Sunday, 18 February 2018

Signs of spring …

Spring Hazelcup (Encoelia furfuracea)




Although widespread, E. furfuracea (Helotiales: Sclerotiniaceae) is generally regarded as an uncommon find in Britain. This irregularly shaped cup fungus can be found during the winter and spring. Typically clustered in small groups on the dead wood of Common Hazel Corylus avellana it has occasionally been recorded on Common Alder Alnus glutinosa.

References:

Sterry, P. and Hughes. B. (2009). Collins Complete Guide to British Mushrooms and Toadstools. London: HarperCollins, p. 308, fig. p. 309.

Wednesday, 14 February 2018

Little brown jobs …

Cortinarius pratensis




There are just fourteen records for Cortinarius pratensis currently listed on the FRDBI database [February, 2018]. The above specimens were located in a West Sussex sand dune system during a detailed search of the area in December 2017. My thanks to Nick Aplin of the Sussex Fungus Group for confirming their identification. It’s a fairly nondescript brown toadstool but certainly one to look out for if you enjoy little brown jobs …

References:

Edwards, A. and Leech, T. (2017). Evidence for an interesting association between Cortinarius pratensis (Section Dermocybe) and Sand Sedge, Carex arenaria. Field Mycology, 18(3), pp. 78-81.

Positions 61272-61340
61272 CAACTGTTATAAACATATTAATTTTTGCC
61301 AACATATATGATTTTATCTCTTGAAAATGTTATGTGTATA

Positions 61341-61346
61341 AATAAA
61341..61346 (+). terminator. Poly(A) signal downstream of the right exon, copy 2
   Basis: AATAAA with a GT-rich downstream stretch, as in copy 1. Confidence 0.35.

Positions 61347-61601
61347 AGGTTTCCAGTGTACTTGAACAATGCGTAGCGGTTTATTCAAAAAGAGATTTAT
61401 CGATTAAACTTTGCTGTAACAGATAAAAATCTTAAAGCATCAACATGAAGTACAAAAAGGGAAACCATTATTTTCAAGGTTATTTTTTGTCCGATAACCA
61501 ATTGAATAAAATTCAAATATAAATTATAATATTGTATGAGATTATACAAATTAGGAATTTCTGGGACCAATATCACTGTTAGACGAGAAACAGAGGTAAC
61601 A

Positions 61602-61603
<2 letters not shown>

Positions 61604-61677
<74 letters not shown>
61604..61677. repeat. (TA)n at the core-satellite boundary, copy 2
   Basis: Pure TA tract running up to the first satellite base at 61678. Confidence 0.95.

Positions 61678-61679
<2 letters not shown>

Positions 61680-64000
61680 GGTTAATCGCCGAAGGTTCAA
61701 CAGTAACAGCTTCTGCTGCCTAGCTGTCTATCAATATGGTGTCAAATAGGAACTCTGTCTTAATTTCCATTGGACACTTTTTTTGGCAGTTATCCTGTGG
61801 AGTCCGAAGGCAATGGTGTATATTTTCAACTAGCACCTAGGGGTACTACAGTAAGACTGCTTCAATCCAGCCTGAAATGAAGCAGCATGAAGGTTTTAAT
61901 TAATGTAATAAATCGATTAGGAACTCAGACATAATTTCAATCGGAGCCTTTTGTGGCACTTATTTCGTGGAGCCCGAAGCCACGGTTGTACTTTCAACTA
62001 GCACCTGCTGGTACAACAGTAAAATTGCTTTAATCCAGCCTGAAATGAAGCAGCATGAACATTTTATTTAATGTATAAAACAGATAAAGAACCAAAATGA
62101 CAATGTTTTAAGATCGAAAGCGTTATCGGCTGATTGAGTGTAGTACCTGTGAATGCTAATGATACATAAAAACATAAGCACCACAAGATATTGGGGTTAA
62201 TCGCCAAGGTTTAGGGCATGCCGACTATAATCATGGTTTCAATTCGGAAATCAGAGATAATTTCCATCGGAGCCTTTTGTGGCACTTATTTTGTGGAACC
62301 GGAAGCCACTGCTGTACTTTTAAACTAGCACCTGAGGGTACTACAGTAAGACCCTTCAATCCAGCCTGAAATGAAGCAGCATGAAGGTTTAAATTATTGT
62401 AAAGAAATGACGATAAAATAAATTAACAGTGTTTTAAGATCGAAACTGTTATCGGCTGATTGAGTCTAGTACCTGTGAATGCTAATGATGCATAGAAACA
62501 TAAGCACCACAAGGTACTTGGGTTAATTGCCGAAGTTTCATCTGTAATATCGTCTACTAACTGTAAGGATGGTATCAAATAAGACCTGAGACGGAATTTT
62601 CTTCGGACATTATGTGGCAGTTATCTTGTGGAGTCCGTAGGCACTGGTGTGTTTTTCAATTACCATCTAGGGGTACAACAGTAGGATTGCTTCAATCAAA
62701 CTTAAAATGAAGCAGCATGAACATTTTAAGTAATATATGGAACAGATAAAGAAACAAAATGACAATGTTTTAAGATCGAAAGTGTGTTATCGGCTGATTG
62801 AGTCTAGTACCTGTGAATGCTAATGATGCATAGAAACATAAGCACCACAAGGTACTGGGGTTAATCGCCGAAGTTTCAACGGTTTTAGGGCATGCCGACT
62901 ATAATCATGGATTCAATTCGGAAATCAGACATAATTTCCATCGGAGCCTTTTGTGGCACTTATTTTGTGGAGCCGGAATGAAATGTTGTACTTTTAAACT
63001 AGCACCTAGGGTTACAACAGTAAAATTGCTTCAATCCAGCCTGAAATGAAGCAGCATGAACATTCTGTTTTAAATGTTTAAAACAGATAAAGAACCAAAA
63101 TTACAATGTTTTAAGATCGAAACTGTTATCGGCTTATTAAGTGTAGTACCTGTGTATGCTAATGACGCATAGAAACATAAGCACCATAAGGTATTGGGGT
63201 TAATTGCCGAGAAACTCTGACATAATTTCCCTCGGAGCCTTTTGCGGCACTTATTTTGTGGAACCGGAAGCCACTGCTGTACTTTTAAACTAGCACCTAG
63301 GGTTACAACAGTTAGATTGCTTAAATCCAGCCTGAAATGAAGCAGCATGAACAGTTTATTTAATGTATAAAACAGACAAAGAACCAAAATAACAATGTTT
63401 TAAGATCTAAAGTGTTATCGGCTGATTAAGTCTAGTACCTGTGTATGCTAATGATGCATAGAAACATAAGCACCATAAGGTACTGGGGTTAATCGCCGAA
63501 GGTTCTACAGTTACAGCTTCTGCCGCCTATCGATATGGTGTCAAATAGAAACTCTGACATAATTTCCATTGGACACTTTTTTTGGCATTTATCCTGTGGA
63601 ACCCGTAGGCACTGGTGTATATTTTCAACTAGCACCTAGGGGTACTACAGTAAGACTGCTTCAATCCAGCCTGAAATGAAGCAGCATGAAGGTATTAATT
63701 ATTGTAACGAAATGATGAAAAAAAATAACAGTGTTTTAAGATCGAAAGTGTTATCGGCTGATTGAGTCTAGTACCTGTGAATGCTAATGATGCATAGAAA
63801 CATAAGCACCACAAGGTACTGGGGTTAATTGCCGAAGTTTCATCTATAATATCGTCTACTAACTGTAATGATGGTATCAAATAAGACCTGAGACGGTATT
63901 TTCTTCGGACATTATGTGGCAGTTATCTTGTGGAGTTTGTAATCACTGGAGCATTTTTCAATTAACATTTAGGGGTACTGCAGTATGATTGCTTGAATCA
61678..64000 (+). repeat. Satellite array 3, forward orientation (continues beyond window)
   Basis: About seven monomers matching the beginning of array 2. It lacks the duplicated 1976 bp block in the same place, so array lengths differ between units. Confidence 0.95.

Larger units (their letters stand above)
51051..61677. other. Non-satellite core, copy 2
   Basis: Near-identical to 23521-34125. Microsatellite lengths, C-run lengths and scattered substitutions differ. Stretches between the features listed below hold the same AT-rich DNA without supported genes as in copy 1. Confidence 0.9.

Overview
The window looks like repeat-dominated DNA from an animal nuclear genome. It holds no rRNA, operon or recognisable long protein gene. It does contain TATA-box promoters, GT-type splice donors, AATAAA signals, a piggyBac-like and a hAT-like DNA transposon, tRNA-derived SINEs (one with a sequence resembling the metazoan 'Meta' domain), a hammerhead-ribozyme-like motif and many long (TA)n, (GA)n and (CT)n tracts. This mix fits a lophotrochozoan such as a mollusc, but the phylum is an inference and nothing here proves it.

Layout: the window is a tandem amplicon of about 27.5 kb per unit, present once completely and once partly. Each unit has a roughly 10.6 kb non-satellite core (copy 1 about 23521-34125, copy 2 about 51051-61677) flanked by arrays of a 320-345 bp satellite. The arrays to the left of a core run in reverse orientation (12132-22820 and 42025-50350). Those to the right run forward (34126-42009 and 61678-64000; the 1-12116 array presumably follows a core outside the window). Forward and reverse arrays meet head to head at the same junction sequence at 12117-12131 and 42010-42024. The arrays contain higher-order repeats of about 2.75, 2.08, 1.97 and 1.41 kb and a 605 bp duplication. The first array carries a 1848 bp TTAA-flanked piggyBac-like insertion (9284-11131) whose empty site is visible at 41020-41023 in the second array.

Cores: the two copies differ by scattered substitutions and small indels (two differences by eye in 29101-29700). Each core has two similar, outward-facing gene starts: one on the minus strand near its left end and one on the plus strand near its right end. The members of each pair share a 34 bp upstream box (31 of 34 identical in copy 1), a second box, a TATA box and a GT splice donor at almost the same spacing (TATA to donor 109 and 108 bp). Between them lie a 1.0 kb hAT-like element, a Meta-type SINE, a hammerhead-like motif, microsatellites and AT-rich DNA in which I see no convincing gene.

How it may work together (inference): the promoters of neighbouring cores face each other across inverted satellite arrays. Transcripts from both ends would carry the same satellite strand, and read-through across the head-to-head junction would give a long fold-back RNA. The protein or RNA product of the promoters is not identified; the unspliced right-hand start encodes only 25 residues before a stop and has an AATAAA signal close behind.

Thursday, 14 December 2017

Fungi that bite ...

Velvet Tooth (Hydnellum spongiosipes)




H. spongiosipes (Thelephorales: Bankeraceae) is an uncommon stipitate hydnoid fungus. These are a group of ‘tooth fungi’ [fungi that release their spores from tooth-like structures], which have a short stalk or 'stipe', hence the name 'stipitate'.

Stipitate hydnoid fungi are ectomycorrhizal; forming close symbiotic relationships with trees and deriving some of their nutrients from the tree's roots. This aids them in obtaining nutrients where soil quality is poor and means they are always found in association with trees. H. spongiosipes is typically associated with oak, sweet chestnut and, less frequently, beech; this provides a useful, but not necessarily accurate way of distinguishing between this species and H. ferrugineum, which occurs mainly under pine.

References:

Ainsworth, A.M., Parfitt, D., Rogers, H.J. and Boddy, L. (2010). Cryptic taxa within European species of Hydnellum and Phellodon revealed by combined molecular and morphological analysis. Fungal Ecology, 3(2), pp. 65-80.
Dickson, G. (2000). A field key to British non-resupinate hydnoid fungi. Field Mycology, 1(3), pp. 99-104.
Kibby, G. (2017). Mushrooms and Toadstools of Great Britain & Europe, Volume 1, pp.40-41.
O’Reilly, P. (2016). Fascinated by Fungi – exploring the majesty and mystery, facts and fantasy of the quirkiest kingdom on earth. Llandysul: First Nature, pp. 203-205.
Phillips, R. (2006). Mushrooms. London: Pan Macmillan, pp. 323-327.
Sterry, P. and Hughes. B. (2009). Collins Complete Guide to British Mushrooms and Toadstools. London: HarperCollins, pp. 296-301.

Thursday, 7 December 2017

Neottiella ...

Neottiella (Octospora) rutilans